NOTE: Review may contain spoilers. TW for rape and rape culture.
I picked up Beartown by Fredrik Backman after seeing Mia Khalifa reading its sequel Us Against You on Instagram, which she described as “Friday Night Lights, but with hockey.” I figured out that Beartown was the first of the two, and I picked it up as my holiday travel reading.
People say Beartown is finished. A tiny community nestled deep in the forest, it is slowly losing ground to the ever encroaching trees. But down by the lake stands an old ice rink, built generations ago by the working men who founded this town. And in that ice rink is the reason people in Beartown believe tomorrow will be better than today. Their junior ice hockey team is about to compete in the national semi-finals, and they actually have a shot at winning. All the hopes and dreams of this place now rest on the shoulders of a handful of teenage boys.
Being responsible for the hopes of an entire town is a heavy burden, and the semi-final match is the catalyst for a violent act that will leave a young girl traumatized and a town in turmoil. Accusations are made and, like ripples on a pond, they travel through all of Beartown, leaving no resident unaffected.goodreads.com
I fell in love a few chapters in. It’s the story of a small town hockey team in rural Sweden, translated from Swedish by Neil Smith. It follows a lot of different characters – Peter, the hockey team’s GM, and his family, primarily his daughter Maya and his wife Kira. It also follows Kevin, star hockey player, and his best friend Benji, the team’s actually-skilled enforcer, and Amat, a younger player who dreams of playing with the older boys, and coach, David.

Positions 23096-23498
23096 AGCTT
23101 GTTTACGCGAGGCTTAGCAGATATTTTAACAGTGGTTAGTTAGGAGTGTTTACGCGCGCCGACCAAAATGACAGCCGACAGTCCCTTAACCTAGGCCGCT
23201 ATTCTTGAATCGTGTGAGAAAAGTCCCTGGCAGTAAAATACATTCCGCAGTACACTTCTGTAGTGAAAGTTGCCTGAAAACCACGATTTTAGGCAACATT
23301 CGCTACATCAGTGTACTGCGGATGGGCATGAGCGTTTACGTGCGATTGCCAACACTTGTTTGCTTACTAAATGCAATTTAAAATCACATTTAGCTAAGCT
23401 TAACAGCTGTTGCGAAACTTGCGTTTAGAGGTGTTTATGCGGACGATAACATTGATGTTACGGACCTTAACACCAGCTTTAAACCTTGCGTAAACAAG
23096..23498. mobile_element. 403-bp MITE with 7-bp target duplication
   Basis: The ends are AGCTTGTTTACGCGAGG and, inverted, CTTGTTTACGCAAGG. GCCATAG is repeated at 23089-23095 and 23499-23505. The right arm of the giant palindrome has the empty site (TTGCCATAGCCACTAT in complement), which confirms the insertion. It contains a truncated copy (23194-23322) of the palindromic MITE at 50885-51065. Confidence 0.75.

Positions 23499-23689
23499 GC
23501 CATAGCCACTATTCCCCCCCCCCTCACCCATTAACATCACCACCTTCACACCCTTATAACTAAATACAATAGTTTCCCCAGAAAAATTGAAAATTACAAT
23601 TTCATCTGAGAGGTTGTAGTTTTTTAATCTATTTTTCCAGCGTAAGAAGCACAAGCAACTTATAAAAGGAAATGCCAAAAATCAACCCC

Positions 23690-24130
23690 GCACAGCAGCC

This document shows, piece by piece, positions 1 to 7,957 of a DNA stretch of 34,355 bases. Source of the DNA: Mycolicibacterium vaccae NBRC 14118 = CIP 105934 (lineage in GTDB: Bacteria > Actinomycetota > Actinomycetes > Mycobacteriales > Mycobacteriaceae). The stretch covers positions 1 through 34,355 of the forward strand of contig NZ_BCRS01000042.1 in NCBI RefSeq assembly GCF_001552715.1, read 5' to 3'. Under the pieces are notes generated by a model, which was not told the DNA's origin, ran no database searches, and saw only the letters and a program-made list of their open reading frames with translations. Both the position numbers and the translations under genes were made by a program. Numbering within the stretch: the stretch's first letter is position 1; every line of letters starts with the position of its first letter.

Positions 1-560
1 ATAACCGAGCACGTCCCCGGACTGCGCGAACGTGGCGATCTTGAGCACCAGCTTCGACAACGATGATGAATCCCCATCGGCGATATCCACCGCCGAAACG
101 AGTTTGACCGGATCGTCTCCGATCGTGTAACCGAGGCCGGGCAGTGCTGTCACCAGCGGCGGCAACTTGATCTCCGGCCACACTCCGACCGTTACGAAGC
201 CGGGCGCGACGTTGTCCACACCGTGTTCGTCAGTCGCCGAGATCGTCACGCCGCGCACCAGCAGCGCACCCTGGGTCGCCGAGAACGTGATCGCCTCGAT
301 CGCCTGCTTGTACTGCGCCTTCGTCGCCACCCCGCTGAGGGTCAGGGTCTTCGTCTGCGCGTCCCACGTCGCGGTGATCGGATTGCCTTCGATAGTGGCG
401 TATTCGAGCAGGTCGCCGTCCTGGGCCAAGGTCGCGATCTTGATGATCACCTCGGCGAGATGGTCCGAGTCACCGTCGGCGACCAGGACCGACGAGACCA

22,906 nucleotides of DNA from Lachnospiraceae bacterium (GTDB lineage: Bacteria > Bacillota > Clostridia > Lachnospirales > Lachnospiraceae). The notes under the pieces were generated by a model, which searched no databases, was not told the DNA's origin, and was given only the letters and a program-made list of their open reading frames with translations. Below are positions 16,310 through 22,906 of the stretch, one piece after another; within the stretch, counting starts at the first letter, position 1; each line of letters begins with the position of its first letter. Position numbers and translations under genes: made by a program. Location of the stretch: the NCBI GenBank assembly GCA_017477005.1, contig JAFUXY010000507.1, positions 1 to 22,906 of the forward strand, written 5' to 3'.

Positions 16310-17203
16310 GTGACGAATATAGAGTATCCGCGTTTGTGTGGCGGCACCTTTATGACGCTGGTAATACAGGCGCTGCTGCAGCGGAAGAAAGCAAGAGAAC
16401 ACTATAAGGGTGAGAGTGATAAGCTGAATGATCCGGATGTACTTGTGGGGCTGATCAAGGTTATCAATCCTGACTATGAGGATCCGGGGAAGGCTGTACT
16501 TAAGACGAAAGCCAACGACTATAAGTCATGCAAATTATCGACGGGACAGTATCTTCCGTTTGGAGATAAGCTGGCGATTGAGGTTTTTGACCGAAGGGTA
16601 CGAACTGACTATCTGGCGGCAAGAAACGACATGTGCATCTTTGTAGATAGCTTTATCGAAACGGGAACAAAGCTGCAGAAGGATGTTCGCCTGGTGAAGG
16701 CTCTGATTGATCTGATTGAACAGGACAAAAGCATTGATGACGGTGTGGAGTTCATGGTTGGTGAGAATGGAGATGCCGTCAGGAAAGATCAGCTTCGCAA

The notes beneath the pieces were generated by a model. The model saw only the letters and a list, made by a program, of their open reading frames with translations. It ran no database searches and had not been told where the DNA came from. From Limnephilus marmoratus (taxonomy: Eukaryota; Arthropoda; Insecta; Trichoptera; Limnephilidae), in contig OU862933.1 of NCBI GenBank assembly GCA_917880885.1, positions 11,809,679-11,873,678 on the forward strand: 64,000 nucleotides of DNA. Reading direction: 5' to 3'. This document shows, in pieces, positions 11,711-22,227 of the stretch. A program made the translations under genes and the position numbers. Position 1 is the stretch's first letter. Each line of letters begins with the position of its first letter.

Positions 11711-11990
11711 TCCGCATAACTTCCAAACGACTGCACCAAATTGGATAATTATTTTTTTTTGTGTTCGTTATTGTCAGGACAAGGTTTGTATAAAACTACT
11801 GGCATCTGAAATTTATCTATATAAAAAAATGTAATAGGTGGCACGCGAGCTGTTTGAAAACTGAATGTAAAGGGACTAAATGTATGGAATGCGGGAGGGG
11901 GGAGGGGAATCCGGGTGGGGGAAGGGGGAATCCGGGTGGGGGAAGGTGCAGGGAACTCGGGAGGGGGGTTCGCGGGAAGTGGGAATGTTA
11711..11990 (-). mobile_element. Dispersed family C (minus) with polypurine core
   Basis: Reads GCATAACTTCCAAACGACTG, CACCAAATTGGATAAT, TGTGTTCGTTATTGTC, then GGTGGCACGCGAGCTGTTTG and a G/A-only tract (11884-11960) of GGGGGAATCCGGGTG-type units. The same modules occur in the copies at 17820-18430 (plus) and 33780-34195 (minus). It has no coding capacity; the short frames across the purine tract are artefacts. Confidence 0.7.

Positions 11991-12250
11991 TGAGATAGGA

On the surface, the story seems to revolve around the junior hockey team, captained by Kevin and coached by David, as they play in their semifinals game to advance to the finals and then, to play in the finals of the tournament to bring a new hockey rink to keep the struggling Beartown economy alive.
A book that on the surface seems to be about hockey is actually about rape culture and the way culture divides and stands behind either rapist or victim. In a novel obsessed with socioeconomic structure, everything hinges on the rape of the GM’s daughter by the junior team’s star player – is Maya telling the truth, will everyone stand behind Kevin because of his “bright future,” and will Amat keep what he knows a secret in order to climb above his socioeconomic status?
The characters in Beartown seem visceral and real in a way that characters in many books don’t. We know characters like Maya or her best friend Ana or boys like Kevin and Benji and Bobo. I didn’t grow up in a town obsessed with hockey, because I didn’t grow up in a place with hockey. But I grew up with Friday night football, and “Friday Night Lights” has always been something that spoke to me as real, even as over-dramatized as it is. Beartown has much the same feeling.
I do want to make very clear that this is not just a book about hockey, but a book about rape culture, and I think it’s unfair for anyone to go into it not knowing that. However, if you aren’t triggered by rape and rape culture – and the depiction is relatively graphic – the book is incredible.
The prose is beautiful – which I’m sure can be heavily attributed to Backman himself, but also credited to Smith, the translator. I found it to be a very fast read, almost in spite of the subject matter. I couldn’t put it down until I had finished it, even though I was sitting on a plane on only about four hours of sleep. I wanted to read this book until I was done. (And then, because I finished it on a plane, I couldn’t immediately download the sequel, Us Against You, and was forced to take a nap, instead.)
If you can, read this book. Read it for the characters, for the story. Read it for the writing, for the sentences that felt like a punch to the gut because they were so real.
Because a hockey crowd knows no nuances, only heaven or hell.